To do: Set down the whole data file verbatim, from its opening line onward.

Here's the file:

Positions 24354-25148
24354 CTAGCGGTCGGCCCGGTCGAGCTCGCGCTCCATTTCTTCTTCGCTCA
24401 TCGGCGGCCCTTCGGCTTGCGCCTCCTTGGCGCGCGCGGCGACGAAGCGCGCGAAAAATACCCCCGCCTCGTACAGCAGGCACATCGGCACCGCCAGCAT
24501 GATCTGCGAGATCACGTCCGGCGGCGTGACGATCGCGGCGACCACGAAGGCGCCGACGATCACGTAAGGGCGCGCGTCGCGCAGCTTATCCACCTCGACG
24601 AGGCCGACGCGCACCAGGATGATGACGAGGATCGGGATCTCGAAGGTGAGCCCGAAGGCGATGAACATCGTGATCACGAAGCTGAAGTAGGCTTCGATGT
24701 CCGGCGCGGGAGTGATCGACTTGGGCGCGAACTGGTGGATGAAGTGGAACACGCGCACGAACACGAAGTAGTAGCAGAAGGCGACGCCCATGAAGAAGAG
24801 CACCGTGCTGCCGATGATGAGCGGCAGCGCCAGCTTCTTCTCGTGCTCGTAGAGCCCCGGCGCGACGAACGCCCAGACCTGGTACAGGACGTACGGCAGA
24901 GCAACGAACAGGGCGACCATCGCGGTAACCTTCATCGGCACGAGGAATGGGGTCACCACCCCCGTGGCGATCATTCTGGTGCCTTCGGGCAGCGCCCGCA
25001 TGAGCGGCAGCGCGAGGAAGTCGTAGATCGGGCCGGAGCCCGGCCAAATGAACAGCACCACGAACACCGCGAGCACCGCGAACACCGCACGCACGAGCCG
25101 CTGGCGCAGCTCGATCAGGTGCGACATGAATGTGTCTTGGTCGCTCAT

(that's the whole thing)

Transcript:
Positions 24354-25148
24354 CTAGCGGTCGGCCCGGTCGAGCTCGCGCTCCATTTCTTCTTCGCTCA
24401 TCGGCGGCCCTTCGGCTTGCGCCTCCTTGGCGCGCGCGGCGACGAAGCGCGCGAAAAATACCCCCGCCTCGTACAGCAGGCACATCGGCACCGCCAGCAT
24501 GATCTGCGAGATCACGTCCGGCGGCGTGACGATCGCGGCGACCACGAAGGCGCCGACGATCACGTAAGGGCGCGCGTCGCGCAGCTTATCCACCTCGACG
24601 AGGCCGACGCGCACCAGGATGATGACGAGGATCGGGATCTCGAAGGTGAGCCCGAAGGCGATGAACATCGTGATCACGAAGCTGAAGTAGGCTTCGATGT
24701 CCGGCGCGGGAGTGATCGACTTGGGCGCGAACTGGTGGATGAAGTGGAACACGCGCACGAACACGAAGTAGTAGCAGAAGGCGACGCCCATGAAGAAGAG
24801 CACCGTGCTGCCGATGATGAGCGGCAGCGCCAGCTTCTTCTCGTGCTCGTAGAGCCCCGGCGCGACGAACGCCCAGACCTGGTACAGGACGTACGGCAGA
24901 GCAACGAACAGGGCGACCATCGCGGTAACCTTCATCGGCACGAGGAATGGGGTCACCACCCCCGTGGCGATCATTCTGGTGCCTTCGGGCAGCGCCCGCA
25001 TGAGCGGCAGCGCGAGGAAGTCGTAGATCGGGCCGGAGCCCGGCCAAATGAACAGCACCACGAACACCGCGAGCACCGCGAACACCGCACGCACGAGCCG
25101 CTGGCGCAGCTCGATCAGGTGCGACATGAATGTGTCTTGGTCGCTCAT